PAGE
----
Strident language has become more common in the recall as the pandemic progresses, with the Freedom Angels one group turning up the temperature. The group first gained prominence in California opposing laws that require vaccinations for public school attendance, which they claim is an overreach of government authority. With the pandemic, two leaders of the Freedom Angels splintered off to join those opposed to COVID-19 closure and stay-at-home orders.

The splinter group also recently started an all-female militia, and advertises seminars on social media on how to target local health department officials, including staging nonviolent actions at officials’ private homes

...

Heatlie said he became concerned about the Freedom Angels in May, after an unruly Capitol rally in which 32 people, including Aguilar and Thornton, were detained by the California Highway Patrol. But despite his misgivings, Heatlie agreed to appear on a Freedom Angels webcast in June, on the day the Secretary of State’s office approved his petitions for circulation. And later in the month, Heatlie’s recall campaign called on supporters to attend a Freedom Angels rally at the Sacramento courthouse to support those who had been arrested during demonstrations.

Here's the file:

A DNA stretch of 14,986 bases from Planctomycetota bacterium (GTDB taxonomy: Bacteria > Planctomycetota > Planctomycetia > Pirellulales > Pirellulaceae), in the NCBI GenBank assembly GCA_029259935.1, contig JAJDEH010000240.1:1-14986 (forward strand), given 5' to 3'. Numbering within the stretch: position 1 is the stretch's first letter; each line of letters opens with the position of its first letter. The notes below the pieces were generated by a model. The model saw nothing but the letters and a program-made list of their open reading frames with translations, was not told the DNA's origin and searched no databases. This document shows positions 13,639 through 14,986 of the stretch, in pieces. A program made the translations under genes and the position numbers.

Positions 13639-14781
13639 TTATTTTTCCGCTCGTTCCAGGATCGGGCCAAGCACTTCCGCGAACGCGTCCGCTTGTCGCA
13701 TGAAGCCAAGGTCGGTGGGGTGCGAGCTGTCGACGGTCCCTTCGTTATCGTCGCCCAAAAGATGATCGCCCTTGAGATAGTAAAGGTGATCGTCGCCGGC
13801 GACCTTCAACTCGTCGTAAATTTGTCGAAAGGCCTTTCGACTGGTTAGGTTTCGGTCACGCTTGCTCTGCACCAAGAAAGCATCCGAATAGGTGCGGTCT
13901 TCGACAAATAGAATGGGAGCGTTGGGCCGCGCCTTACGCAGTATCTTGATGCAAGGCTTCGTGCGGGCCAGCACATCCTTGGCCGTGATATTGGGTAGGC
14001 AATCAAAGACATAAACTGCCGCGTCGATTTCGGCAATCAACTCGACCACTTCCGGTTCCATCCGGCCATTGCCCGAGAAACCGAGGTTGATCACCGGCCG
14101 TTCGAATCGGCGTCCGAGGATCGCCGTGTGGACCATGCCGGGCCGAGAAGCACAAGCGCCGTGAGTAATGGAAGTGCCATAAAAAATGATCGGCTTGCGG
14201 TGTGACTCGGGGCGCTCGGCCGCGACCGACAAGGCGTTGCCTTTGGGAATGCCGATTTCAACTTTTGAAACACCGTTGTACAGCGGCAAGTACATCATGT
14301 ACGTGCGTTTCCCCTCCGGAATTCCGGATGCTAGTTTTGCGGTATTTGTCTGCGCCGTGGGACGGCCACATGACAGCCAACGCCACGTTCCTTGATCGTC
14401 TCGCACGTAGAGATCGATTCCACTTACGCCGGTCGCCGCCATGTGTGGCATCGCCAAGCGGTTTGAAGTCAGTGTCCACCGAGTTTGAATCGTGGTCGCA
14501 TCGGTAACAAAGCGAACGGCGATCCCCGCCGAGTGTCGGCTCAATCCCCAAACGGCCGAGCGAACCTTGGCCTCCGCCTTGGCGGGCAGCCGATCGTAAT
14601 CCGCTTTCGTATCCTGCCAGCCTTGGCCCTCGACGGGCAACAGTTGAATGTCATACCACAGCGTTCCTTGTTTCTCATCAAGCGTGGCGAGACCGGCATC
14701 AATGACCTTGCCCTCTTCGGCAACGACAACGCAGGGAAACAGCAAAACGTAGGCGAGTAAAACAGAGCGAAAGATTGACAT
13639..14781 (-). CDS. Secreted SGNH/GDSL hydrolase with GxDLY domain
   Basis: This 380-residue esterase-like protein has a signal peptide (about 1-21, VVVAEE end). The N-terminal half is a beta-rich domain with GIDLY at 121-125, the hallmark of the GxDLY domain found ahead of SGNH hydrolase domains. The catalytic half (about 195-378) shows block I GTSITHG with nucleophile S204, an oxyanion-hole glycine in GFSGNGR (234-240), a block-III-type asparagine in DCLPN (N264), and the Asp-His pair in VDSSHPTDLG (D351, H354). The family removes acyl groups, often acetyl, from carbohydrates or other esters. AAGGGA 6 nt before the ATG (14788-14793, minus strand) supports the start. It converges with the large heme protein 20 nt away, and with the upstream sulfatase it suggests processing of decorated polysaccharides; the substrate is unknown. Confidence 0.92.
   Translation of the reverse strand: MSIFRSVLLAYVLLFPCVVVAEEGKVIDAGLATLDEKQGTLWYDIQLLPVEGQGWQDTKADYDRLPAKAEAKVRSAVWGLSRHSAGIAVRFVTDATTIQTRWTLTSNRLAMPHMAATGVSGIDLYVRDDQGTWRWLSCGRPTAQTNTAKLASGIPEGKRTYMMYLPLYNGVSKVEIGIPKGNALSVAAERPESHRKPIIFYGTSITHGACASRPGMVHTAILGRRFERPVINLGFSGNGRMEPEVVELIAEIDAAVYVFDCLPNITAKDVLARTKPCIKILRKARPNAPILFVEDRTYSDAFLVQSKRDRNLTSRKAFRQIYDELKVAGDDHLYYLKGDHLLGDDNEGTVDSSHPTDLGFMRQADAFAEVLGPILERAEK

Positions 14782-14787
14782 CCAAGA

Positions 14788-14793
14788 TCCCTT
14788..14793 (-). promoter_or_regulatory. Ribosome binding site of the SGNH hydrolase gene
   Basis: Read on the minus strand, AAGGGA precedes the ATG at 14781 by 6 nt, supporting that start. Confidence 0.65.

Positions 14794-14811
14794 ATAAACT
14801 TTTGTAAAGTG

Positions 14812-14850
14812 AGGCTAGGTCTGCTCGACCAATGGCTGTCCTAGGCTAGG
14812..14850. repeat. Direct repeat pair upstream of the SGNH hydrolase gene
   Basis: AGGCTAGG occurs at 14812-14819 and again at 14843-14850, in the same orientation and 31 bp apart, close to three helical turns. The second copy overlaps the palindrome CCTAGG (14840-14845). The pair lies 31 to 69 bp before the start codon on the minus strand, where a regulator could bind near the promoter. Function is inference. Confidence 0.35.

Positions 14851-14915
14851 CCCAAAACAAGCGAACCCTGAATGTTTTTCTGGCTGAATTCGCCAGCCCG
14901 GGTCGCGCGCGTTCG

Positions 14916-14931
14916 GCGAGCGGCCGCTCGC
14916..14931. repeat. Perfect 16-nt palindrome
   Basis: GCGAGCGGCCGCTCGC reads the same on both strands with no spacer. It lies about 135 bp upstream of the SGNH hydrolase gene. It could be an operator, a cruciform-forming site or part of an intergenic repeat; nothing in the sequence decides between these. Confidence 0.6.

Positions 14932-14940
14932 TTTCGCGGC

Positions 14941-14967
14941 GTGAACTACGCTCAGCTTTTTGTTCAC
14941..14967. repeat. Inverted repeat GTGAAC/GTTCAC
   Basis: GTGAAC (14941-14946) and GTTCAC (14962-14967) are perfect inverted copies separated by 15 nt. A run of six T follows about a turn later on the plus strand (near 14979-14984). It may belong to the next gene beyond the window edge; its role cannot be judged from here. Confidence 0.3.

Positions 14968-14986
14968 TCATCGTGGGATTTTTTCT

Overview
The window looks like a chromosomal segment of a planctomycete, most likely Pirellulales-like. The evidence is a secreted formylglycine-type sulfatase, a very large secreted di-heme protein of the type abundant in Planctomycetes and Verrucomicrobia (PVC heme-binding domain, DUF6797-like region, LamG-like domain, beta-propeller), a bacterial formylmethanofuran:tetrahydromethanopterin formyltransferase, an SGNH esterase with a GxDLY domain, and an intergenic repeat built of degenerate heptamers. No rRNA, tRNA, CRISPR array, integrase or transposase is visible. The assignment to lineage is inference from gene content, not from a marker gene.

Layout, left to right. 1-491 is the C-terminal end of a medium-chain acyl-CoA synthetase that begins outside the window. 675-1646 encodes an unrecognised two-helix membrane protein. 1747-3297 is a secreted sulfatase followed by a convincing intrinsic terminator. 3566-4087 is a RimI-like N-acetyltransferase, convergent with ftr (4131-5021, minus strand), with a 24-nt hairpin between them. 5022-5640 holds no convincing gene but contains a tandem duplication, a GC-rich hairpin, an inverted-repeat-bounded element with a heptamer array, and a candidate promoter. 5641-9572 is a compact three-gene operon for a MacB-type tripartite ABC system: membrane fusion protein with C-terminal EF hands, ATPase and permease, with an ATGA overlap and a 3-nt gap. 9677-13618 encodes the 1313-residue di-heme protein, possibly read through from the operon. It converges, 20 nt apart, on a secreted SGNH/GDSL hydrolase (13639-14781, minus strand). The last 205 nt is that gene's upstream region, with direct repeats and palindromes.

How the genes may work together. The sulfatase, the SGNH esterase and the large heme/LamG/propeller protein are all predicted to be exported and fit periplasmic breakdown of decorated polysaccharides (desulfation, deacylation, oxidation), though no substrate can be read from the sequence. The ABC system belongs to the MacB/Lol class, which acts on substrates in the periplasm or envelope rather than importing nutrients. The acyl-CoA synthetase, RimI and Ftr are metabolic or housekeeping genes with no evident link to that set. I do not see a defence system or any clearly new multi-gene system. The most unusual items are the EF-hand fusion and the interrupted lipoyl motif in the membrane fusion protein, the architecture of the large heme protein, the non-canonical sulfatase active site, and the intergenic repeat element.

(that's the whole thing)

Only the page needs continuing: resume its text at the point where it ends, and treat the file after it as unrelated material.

Sunday, January 24, 2021

Reviewing the Literature on Autistic Adults

In The Politics of Autism, I write:

When disabled people reach their 22d birthday, they no longer qualify for services under IDEA. ... People in the disability community refer to this point in life as “the cliff.” Once autistic people go over the cliff, they have a hard time getting services such as job placement, vocational training, and assistive technology. IDEA entitles students to transition planning services during high school, but afterwards, they have to apply as adults and establish eligibility for state and federal help. One study found that 39 percent of young autistic adults received no service at all, and most of the rest got severely limited services.

Patricia Howlin has an article at The Journal of Autism and Developmental Disorders titled " Adults with Autism: Changes in Understanding Since DSM-111."